Yosef Peretz has taken on heavyweights like Tesla, but he always finds time to help those down on their luck hang onto their homes
Yosef Peretz’s father, Samuel, was something of a minor celebrity in their Jerusalem neighborhood. When a washing machine quit or a car wouldn’t start, Peretz would often coax it back to life, then shrug off payment.
It made a powerful impression on his four children. The oldest, Yosef, followed in his father’s footsteps; not with mechanical skills—“I’m not so qualified to do that,” he says with a laugh—but through extensive pro bono work, often for low-income tenants and people with AIDS who face tenant and employment issues.
“So many of us are so fortunate, and we don’t even realize it,” says Peretz, founder of Peretz & Associates in San Francisco. The plaintiff’s boutique practice handles labor and employment matters, class actions and housing disputes, and “business divorces.” Despite his busy schedule—including some high-stakes cases against Tesla Motors Inc.—Peretz prioritizes volunteer commitments. “What sets us apart as a civil society is that we are able to help each other in creating a community,” he says.
A 1996 graduate of the Hebrew University of Jerusalem’s law school, Peretz, 46, practiced in Israel before coming to the United States about 15 years ago in search of better opportunities. He made San Francisco his home after falling in love with its mild climate and liberal culture.
Some of his earliest cases were pro bono representations of low-income tenants through the Eviction Defense Project, part of the Justice & Diversity Center of the Bar Association of San Francisco. A volunteer since 2003, Peretz has handled nearly three dozen matters for the center, many of them complex cases that have required deft lawyering, says Carolyn Gold, the center’s supervising attorney.
“He’s very, very smart, and he comes up with … creative theories for his lawsuits against landlords,” she says. “The best part about Yosef is that he always says yes” when she calls him to take on a convoluted case or mentor a younger lawyer. “He’s always telling me, ‘Cary, if you need help, call me.’”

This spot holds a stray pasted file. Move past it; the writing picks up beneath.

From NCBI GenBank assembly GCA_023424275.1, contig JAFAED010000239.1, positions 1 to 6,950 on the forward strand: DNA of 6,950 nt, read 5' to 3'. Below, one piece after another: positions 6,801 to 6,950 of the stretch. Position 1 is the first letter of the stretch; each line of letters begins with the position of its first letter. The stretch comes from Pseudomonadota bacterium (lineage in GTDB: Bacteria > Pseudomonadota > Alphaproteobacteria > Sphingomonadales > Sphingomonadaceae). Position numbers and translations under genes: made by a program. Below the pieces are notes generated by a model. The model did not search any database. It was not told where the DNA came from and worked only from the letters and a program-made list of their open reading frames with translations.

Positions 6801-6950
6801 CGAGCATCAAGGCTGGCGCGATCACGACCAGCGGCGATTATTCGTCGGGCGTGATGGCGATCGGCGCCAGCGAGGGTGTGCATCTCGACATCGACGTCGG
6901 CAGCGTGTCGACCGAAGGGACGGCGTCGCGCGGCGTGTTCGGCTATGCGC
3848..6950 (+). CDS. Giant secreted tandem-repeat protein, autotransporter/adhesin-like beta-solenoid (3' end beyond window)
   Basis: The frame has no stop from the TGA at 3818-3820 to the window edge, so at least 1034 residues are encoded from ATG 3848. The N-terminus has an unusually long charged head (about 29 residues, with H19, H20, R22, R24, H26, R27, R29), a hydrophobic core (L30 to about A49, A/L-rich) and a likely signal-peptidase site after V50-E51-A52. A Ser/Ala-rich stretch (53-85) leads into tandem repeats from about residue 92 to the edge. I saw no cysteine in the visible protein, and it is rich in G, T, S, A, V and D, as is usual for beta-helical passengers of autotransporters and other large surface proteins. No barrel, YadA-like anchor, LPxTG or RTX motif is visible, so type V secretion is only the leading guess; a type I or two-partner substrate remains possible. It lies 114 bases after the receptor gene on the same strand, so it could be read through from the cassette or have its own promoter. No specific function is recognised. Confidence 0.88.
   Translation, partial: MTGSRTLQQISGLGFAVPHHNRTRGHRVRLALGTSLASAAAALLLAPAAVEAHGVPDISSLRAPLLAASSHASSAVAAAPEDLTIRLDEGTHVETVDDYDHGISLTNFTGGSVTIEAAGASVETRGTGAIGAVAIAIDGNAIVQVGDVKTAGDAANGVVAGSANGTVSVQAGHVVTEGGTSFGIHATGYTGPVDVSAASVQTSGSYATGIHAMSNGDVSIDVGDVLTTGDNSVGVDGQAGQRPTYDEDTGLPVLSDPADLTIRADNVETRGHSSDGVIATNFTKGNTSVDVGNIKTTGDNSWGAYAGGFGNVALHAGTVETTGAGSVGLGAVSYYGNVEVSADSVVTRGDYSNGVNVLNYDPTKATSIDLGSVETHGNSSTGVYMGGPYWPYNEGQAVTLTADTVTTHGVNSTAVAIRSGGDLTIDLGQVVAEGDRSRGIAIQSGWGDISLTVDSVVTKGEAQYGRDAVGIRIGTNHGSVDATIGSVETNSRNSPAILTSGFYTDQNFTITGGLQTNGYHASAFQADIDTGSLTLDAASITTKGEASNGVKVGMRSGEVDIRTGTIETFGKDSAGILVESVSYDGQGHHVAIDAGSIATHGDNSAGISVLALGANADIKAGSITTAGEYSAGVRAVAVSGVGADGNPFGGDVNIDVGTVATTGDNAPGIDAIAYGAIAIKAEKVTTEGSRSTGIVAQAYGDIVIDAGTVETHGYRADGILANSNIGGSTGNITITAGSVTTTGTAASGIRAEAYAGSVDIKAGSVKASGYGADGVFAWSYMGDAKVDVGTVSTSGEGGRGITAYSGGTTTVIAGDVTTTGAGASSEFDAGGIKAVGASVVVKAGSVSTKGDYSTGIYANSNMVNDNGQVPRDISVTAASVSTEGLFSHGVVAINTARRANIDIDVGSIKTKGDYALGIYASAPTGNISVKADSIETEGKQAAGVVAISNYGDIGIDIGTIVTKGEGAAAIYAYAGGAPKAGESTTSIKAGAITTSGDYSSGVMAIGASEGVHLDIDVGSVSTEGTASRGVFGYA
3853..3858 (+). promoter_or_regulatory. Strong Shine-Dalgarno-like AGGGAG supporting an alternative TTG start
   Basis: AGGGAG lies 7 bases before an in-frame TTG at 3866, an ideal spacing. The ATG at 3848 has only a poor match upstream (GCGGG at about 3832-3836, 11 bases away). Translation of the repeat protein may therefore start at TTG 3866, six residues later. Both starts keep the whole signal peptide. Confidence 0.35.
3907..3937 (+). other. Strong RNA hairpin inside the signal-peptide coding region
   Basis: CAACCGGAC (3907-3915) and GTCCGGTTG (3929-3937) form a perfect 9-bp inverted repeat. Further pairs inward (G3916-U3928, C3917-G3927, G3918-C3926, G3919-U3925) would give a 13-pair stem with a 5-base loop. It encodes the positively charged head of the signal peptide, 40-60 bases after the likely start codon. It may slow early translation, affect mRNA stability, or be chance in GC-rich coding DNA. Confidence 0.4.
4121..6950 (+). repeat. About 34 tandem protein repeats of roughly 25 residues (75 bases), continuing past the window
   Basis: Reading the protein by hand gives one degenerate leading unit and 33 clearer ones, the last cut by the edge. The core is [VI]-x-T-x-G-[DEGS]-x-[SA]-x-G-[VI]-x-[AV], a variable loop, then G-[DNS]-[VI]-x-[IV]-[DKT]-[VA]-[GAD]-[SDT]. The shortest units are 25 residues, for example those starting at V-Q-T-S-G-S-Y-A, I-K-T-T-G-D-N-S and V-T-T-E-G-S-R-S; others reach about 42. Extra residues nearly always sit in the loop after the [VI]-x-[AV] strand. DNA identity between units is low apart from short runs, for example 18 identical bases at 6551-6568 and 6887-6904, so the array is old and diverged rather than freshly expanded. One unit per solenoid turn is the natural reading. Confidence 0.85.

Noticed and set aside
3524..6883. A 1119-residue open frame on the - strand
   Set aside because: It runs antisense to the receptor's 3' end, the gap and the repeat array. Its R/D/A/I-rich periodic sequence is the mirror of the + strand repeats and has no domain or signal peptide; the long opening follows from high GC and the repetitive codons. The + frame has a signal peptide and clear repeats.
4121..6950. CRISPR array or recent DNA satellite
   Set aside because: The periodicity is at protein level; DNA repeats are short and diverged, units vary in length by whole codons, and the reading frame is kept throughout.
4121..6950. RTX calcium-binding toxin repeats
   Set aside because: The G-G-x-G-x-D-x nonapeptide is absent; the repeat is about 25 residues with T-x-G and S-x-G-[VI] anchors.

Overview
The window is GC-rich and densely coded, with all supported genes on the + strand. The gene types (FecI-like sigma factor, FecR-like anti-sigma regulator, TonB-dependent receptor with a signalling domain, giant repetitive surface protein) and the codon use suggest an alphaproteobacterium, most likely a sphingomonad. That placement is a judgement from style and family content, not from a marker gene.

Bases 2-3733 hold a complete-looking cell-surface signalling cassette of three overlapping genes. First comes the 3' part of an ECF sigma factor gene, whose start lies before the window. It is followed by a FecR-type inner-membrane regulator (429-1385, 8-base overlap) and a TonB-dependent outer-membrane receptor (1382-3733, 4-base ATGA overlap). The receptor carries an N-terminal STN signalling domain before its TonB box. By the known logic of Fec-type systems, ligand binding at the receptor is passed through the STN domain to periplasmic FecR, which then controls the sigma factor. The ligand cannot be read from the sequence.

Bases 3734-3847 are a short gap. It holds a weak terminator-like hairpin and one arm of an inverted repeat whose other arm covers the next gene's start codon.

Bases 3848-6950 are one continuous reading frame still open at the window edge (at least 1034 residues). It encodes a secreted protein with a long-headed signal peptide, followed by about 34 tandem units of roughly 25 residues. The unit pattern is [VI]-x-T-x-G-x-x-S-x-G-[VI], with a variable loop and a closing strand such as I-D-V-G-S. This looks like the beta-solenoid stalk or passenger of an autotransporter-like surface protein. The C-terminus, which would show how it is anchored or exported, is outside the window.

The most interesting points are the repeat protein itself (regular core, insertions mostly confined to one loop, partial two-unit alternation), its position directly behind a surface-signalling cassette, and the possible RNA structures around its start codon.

San Francisco’s AIDS Legal Referral Panel has also benefited from Peretz’s assistance. He and his former legal partner, Cary Kletter, were honored by the panel in 2004 as attorneys of the year. “We really value his contributions and his long-term commitment to our clients,” says Sara Malan, the organization’s managing attorney.
As his private practice grew, Peretz found himself gravitating toward civil litigation, which has “a lot of energy, high stakes, and a winner and a loser. I’m not the type to sit in an office and review contracts for hours,” he says. “I like interactions and the personal story behind things.”
This spring, he was engaged in a bench trial in San Mateo County Superior Court, arguing that 48 of Tesla’s early employees were entitled to millions of dollars in stock options. At issue was the interpretation of a line in their employment contracts that governed when their options began to vest. The case was ongoing at press time.
Peretz has litigated a similar stock-options issue before, prevailing against Tesla in a 2013 case before the same judge. In that matter, the automaker was ordered to pay $207,000 to David Vespremi, its former director of communications.
If it seems like Peretz has more hours in his day than other people, it’s because he does. During trials, he says he refuels with just two or three hours of sleep per night. He relaxes with a weekly run through Golden Gate Park and time with his wife, Mardah Chami, and their sons, ages 2, 4, 6 and 8.
And there’s always pro bono work. Shortly before the Tesla trial, Peretz helped the son of a colleague’s friend resolve a landlord-tenant conflict. Peretz shrugs: “It’s the kind of a thing you do for a friend of a friend of a friend.”